Why the Wild, Sharks should be aggressive on the trade market

Things have gone swimmingly for the Sharks this season, as they remain the dominant force in the Pacific. Here's why they should strike before the trade deadline. John Hefti-USA TODAY Sports

Last year, it was the San Jose Sharks who really struck first in the rental market. On Feb. 22, they sent a pair of second-round picks to the Toronto Maple Leafs in return for defenseman Roman Polak and forward Nick Spaling.

The trade accomplished two things. One, the deals gave the Sharks the kind of depth needed to make a long run in the spring. Put it together with the James Reimer deal later struck with the Maple Leafs, and Toronto helped fill out San Jose’s playoff roster nicely. Polak and Spaling combined to play in 48 playoff games last spring. Reimer was fantastic insurance for Martin Jones. Secondly, in striking early, San Jose GM Doug Wilson and Toronto GM Lou Lamoriello helped set the market on what a rental would cost last year. These were essentially depth players, and it cost a pair of seconds to add them when the Sharks did.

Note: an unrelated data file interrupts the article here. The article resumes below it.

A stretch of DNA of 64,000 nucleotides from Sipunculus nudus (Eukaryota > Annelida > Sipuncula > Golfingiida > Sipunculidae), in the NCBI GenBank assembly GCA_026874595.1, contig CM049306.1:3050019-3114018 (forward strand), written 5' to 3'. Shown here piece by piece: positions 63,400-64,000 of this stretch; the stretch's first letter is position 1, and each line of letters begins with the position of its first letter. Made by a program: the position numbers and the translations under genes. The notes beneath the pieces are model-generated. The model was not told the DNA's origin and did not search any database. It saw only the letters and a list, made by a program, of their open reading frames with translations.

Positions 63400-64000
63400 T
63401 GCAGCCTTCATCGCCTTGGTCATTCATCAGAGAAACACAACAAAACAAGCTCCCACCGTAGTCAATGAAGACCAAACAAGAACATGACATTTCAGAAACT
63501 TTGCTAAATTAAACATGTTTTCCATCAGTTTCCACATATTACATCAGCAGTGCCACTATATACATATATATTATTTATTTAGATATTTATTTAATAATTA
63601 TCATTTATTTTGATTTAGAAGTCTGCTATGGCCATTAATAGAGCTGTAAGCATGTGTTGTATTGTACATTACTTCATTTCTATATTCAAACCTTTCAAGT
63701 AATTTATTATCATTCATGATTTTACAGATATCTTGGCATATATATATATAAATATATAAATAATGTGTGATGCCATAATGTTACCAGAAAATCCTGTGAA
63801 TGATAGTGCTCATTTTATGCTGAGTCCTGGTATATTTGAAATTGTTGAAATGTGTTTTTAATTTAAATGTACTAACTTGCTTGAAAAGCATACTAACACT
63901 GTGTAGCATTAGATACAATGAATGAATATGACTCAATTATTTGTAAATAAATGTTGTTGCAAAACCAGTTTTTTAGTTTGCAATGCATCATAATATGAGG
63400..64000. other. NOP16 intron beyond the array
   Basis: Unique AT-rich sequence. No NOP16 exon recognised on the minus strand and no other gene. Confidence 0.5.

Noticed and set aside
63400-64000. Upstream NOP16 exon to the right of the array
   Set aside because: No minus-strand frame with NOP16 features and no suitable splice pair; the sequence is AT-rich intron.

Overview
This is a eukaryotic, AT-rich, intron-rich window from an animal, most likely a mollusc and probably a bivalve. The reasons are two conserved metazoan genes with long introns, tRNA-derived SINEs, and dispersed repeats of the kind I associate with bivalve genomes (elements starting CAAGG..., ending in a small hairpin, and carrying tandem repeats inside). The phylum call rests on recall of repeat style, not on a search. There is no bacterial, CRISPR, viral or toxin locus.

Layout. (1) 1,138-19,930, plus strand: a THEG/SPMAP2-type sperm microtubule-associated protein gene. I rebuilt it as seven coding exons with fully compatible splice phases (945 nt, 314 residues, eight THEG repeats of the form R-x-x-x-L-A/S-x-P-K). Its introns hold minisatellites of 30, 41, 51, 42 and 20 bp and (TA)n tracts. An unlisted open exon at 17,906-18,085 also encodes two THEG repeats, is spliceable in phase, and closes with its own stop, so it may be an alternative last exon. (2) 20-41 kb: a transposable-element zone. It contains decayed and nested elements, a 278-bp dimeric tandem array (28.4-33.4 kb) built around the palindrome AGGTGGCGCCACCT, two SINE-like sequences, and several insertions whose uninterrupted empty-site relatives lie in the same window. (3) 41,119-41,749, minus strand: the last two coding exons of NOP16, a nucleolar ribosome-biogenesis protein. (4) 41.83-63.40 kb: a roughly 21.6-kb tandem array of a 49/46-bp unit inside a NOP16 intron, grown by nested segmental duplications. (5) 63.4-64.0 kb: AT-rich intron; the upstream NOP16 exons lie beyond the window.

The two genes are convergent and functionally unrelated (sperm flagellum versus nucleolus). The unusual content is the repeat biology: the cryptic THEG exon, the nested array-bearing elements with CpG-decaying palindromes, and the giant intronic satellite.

Last year, the Minnesota Wild did nothing of note at the deadline; it was the correct move for them.

When you pan west as the trade deadline approaches this season, there might not be two more interesting teams right now than the Sharks and Wild. They are two franchises without a Stanley Cup, and two franchises that may be looking at their best path to get one, given the competition in the conference.